The Daily Gazette’s Jan. 10 editorial supporting the elimination of the Gap Elimination Adjustment (GEA) and the article about the increasing poverty level of the Schenectady City School District, when taken together, tells the story as to why solely eliminating the GEA is not the answer to the grotesquely inadequate funding of the Schenectady City School District.
There are two relevant funding formulas called Foundation Aid and Gap Elimination Adjustment. These complicated formulas are separate and distinct in how they fund/defund districts and which districts they help/hurt the most.
The school districts within the 110th Assembly District are of average or below average wealth, with Schenectady being the poorest . The Foundation Aid formula prioritizes the poorest and neediest districts; while GEA restoration disproportionately benefits higher wealth districts. This is because the formulas were created for different reasons.
The Foundation Aid formula was created as a result of a lawsuit to bring financially deprived districts up to an adequate funding level which the Courts determined was necessary to implement the guarantee of a public education found in the New York state Constitution.
The GEA was created to close the budget gap that occurred as a result of the 2008 financial crisis. School districts were assessed to close that gap, with the wealthier districts contributing more than the poorer ones, so that when GEA is restored, the predominant beneficiaries are the wealthy districts.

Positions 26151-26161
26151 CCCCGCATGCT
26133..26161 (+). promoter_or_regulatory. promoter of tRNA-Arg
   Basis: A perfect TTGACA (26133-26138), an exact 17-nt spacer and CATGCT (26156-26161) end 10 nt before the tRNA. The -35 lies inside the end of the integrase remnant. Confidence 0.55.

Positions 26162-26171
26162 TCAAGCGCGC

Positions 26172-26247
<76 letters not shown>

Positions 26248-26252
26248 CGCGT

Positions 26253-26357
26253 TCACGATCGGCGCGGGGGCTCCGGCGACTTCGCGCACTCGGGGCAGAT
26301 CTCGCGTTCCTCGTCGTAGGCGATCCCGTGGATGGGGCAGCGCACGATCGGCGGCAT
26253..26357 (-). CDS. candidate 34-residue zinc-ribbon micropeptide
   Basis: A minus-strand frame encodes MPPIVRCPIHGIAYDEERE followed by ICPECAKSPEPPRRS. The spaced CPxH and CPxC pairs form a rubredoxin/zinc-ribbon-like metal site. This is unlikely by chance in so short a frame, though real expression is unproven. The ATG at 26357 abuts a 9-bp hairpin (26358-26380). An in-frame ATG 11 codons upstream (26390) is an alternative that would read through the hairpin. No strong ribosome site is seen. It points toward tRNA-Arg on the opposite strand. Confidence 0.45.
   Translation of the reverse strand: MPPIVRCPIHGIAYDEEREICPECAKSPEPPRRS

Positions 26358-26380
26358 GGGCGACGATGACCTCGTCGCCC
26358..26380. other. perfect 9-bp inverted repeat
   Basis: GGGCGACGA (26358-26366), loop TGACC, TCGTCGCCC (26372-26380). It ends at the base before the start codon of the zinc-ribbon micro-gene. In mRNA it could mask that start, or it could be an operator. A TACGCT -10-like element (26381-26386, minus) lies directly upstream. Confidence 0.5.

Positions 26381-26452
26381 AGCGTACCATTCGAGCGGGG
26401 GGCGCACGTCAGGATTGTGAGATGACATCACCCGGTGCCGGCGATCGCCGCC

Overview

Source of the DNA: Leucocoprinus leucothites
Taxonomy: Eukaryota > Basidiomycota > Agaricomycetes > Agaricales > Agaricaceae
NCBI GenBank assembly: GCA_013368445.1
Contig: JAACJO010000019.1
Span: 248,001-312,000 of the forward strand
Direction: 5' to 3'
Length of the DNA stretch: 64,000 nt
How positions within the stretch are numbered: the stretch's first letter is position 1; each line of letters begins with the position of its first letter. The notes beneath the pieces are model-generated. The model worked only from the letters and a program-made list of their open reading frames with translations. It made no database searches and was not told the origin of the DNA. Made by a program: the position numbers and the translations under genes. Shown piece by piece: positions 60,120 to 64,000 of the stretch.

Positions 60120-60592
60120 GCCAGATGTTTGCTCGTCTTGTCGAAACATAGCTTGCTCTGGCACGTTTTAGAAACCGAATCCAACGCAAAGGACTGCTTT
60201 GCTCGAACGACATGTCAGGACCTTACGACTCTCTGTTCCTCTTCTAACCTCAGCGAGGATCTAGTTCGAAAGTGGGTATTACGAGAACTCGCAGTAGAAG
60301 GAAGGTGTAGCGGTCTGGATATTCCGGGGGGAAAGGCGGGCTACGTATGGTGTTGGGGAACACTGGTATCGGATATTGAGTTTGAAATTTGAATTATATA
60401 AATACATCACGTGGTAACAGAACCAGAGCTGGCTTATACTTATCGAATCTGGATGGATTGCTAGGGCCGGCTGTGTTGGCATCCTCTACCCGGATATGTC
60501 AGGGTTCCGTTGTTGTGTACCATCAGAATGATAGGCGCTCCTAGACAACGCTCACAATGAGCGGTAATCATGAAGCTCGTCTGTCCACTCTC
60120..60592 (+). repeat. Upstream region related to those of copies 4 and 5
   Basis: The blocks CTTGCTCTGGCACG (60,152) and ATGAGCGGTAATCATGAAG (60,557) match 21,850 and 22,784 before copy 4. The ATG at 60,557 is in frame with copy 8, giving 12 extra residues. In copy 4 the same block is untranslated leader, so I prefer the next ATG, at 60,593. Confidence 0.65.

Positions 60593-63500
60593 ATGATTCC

For example: If the GEA were eliminated this year, the Schenectady City School District would receive an additional $23,954 (an amount far less than what could be, and has been in the past, covered by discretionary funding for the district). Conversely, if Foundation Aid was fully funded the district would receive close to $60 million. Personally, I’ll take door No. 2.
The interesting thing is that not only Schenectady but all the districts of the 110th do better under Foundation Aid. None of the school districts in the 110th are considered wealthy under state wide standards, which include some very wealthy suburban communities outside New York City. It is not in our best interest to eliminate the GEA without funding Foundation Aid.
The Schenectady City School District would benefit the most by concentrating on funding Foundation Aid. But my Senate Majority colleagues, whose districts are generally much wealthier, are currently saying they will not come to the negotiating table unless the GEA is eliminated. My fear is this ultimatum, if real, will direct any additional funding solely into the GEA and that the poorer districts of this state will lose, including Schenectady.
I am in full agreement with Superintendent Laurence Spring that this lack of funding for districts in poverty disproportionately affects minority students. I support his claim of disparate impact against the state. But again, solely eliminating the GEA will be more beneficial to wealthier school districts, where there are less minority students.
With the district growing poorer, the need for more funds going towards Foundation Aid is even more urgent and paramount.
In conclusion, so that we can achieve true equal opportunity in education, I support splitting any additional funding that the Assembly adds to the governor’s budget proposal 50/50 between the two formulas.
Although my No. 1 priority in this office is working to achieve full funding for all the districts in the 110th Assembly district, compromise is essential in getting things done.